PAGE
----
• 0 Points: You’re a liar.

Jealousy and You

Okay, here’s the thing about professional jealousy: it comes with the profession. Any profession. Forget that “I was just so happy for her” stuff. If you scored below a six on the quiz above, you probably were happy for her, after you got over the “damn, why didn’t I get that?” stage. But there was a “damn, why didn’t I get that?” stage, and how much it’s going to hurt you depends on how fast you admit you’re there and how long you stay there. The correct answers are “immediately” and “five minutes.” The more realistic answers are “within the hour” and “after a day.” Any longer than that, you have a problem and you should solve it because it’s going to poison you faster than all that sugar you ingested to get you over the bad part.

The place you want to get to is “I’m really happy for her, and I certainly hope I get what she has some day.” That’s healthy, that’s honest, that’s probably even good for you unless you’re jealous of Nora Roberts in which case just give up now. But wanting a specific goal like publication and feeling a twinge when somebody gets it before you do, that’s human. As long as you keep it to yourself.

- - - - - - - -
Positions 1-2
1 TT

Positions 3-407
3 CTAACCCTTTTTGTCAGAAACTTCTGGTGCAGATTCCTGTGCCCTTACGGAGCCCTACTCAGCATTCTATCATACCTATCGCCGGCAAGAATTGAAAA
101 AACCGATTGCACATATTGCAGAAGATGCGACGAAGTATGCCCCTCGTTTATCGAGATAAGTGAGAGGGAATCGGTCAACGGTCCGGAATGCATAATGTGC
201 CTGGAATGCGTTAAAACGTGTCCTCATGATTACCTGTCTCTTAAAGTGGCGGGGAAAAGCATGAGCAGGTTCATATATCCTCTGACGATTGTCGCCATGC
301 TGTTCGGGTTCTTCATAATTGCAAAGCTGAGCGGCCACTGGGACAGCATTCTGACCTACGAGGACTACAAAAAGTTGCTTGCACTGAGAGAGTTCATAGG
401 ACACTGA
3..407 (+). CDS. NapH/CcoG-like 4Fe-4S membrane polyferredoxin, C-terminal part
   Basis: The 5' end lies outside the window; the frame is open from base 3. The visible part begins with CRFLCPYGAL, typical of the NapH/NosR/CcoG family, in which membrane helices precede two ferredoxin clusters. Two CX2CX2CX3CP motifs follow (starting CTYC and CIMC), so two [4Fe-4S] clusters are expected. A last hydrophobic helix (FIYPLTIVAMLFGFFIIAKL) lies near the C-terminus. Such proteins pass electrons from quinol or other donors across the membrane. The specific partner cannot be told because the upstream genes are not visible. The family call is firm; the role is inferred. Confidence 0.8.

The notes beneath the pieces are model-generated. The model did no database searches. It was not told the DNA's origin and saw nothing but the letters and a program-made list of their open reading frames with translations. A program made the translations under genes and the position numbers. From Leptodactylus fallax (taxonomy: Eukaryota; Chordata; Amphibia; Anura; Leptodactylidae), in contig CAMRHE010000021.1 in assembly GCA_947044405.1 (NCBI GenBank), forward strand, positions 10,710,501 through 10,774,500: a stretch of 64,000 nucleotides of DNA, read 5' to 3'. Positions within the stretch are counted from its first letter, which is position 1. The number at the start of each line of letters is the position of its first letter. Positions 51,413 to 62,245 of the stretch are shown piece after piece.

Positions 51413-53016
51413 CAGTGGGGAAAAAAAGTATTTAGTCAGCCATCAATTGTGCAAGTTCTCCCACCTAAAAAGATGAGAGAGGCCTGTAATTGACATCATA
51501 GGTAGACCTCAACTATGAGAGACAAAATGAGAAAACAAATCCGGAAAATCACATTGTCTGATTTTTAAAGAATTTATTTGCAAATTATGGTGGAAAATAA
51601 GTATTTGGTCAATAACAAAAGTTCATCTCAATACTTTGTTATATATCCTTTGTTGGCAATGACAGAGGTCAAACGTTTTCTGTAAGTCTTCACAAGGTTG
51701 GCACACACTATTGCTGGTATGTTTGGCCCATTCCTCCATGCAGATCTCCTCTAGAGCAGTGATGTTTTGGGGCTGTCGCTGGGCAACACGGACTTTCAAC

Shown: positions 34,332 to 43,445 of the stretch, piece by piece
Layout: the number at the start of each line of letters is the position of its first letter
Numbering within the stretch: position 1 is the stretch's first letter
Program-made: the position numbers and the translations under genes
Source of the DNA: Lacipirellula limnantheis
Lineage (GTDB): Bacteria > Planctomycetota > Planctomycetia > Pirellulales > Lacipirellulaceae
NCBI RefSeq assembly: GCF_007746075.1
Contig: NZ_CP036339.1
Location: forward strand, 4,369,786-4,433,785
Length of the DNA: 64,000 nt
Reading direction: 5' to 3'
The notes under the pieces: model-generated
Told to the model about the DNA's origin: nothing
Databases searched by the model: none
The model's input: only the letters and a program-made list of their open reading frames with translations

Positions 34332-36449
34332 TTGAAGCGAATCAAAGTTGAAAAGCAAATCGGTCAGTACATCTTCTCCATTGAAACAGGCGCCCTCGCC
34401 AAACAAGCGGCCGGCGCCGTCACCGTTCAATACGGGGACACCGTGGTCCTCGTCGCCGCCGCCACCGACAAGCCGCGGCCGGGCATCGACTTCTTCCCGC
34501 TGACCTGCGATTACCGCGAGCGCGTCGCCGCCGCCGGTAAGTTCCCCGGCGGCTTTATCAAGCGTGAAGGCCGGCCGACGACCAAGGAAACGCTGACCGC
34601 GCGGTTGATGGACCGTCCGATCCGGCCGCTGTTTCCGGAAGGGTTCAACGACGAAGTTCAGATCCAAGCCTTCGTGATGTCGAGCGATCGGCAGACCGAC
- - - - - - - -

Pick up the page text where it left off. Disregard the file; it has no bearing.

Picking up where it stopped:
It’s so tempting. You’re with your group of friends, you’re all sharing misery, somebody says something nasty, and it seems all right to join in. It’s not. First, it makes you look like a jealous bitch, and people will remember that moment and brand you with it. As somebody who has had more than her share of “Oh, hell, why did I say that?” moments, I’m telling you now: Shut up. Write your jealousy in your journal, tell your envy to your dog, whisper your seething misery to the wind (as long as the wind is in a large open space and there’s nobody within earshot), but do NOT give yourself the comfort of the company of friends. Because if they’re backbiting, they’re not your friends, and they will repeat whatever you’ve said if it can do them good in the future. It’s one thing to discuss somebody else’s career, dissect how she got where she is today, and apply that to your own career, or to analyze a book whose success has puzzled or surprised you to see what made it sell. That’s just strategizing. It’s another thing entirely to say, “She didn’t deserve that, she’s a lousy writer, she cheats, she lies, I hope she dies.” That’s the part you keep to yourself. Forever.